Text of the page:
That same design language can be seen inside the rest of the Wallace Corporation. It's a sparse but immediately recognisable look. Territory's goal was to build something that felt like Wallace's own, personalized operating system. So specialized, in fact, that Wallace wouldn't require the usual labels and iconography found on mass-market platforms like Windows and MacOS. It was designed for him, and is, therefore, supposed to be an extension of his tastes.
Wallace's employees, of course, aren't Wallace. So the implication is that everyone inside the company is using an operating system designed for someone else. "It speaks of corporate arrogance and confidence," Sheldon-Hicks said. "And a power that is beyond needing to worry about the masses."
The LAPD is a little different. K reports to Lieutenant Joshi, played by Robin Wright. The monitors in her office are chunky and the screens have a blue tinge to them. They're functional and better than what most of the public has access to, but a far cry from what Wallace Corporation uses. It's a reflection of how law enforcement and emergency services are run currently. The UK's National Health Service, for instance, still uses Windows XP. Police often have to wait to acquire new technology for their department.
Layering that context into screen designs can be tricky. The technology had to look outdated for 2049, but given the time period, also relatively futuristic. "It's old technology compared to Wallace," Popplestone explained, "but it's still advanced for us. So we had to make it look modern and more advanced than what we've got, yet still somehow slightly knackered and dilapidated."
Territory also had to be mindful of the original film and the off-screen events that Villeneuve had envisioned between 2019 and 2049. It was a relatively straightforward task; the sheer length of time and the cataclysmic event (partly explored in the Black Out 22 short by Shinichiro Watanabe) meant there was little the team had to reference or honor. That was by design. Villeneuve wanted a world "reset," so everyone on the project could freely explore new ideas. The film has Spinners, rain-soaked cities, and Deckard's iconic blaster, but otherwise there's little in the way of technological tissue.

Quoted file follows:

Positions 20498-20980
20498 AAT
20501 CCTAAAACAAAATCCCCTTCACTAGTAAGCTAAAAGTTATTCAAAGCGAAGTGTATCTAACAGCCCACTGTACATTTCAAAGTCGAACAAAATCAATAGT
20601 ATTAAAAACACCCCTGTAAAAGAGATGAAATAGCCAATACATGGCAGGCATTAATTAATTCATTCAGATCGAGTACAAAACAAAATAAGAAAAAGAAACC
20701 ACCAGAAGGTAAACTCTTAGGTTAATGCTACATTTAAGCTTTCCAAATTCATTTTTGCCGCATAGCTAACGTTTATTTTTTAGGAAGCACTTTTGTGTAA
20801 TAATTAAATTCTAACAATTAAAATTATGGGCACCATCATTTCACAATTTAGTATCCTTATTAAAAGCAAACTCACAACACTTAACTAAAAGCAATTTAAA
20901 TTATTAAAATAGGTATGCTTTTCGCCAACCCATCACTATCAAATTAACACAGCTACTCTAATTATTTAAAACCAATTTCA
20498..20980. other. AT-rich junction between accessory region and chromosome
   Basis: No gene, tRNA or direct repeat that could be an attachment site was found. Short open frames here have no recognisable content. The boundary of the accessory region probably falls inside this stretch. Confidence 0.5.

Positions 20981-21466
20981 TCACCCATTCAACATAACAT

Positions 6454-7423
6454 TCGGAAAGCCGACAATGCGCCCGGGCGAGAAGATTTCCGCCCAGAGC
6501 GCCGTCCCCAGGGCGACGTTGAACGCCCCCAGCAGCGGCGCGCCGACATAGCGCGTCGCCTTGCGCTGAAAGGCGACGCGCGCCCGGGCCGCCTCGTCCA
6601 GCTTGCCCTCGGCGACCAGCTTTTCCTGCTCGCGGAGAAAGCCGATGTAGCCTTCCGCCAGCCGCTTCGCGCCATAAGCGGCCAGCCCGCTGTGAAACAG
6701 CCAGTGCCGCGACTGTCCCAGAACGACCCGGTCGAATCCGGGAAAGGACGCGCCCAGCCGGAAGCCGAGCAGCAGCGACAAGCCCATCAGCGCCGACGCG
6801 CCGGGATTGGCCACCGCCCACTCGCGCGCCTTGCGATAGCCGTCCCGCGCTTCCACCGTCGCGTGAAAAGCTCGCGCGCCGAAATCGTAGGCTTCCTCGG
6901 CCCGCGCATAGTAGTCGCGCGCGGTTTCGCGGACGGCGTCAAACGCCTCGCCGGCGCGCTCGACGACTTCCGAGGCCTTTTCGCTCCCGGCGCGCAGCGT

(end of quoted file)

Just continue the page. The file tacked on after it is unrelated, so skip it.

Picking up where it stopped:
"It was a completely clean slate," Eszenyi said.
Almost every screen Territory produced serves a specific purpose in the story. They help K uncover a new clue, or learn something interesting about another character. But each one also says something more about the world of Blade Runner 2049. What's common or unusual for people in different jobs and social classes. They hint at the state of the economy, the rate of innovation and how the development of artificial intelligence -- replicant and otherwise -- is affecting people's relationships and behavior with technology.
"It's a much more subtle, contextual narrative," Popplestone said.
Take the market. Partway through the movie K stands in the middle of a square, contemplating a series of photos. The film is focused on these images, but in the background you can see large, illuminated food adverts. They're square in shape, doubling as buttons that dispense orders like a giant gumball machine. Up above, animated banners advertise Coca-Cola and other food and drink products. It's one of the few times Territory designed graphics that didn't have a specific story function. They're still a point of interest, however, providing a rare look at how people live in this future version of Los Angeles.
Territory also had to think about how its screens would look in relation to the camera. Some were filmed up close, while others were only visible in the background. It was important, therefore, that designs were readable at different distances. To test this, the team constantly squashed and scaled up its graphics to see what they would look like on screen. "Does it have the detail to have a close lens on it? And can you go wide, and blur it out, and still read it?" Sheldon-Hicks said.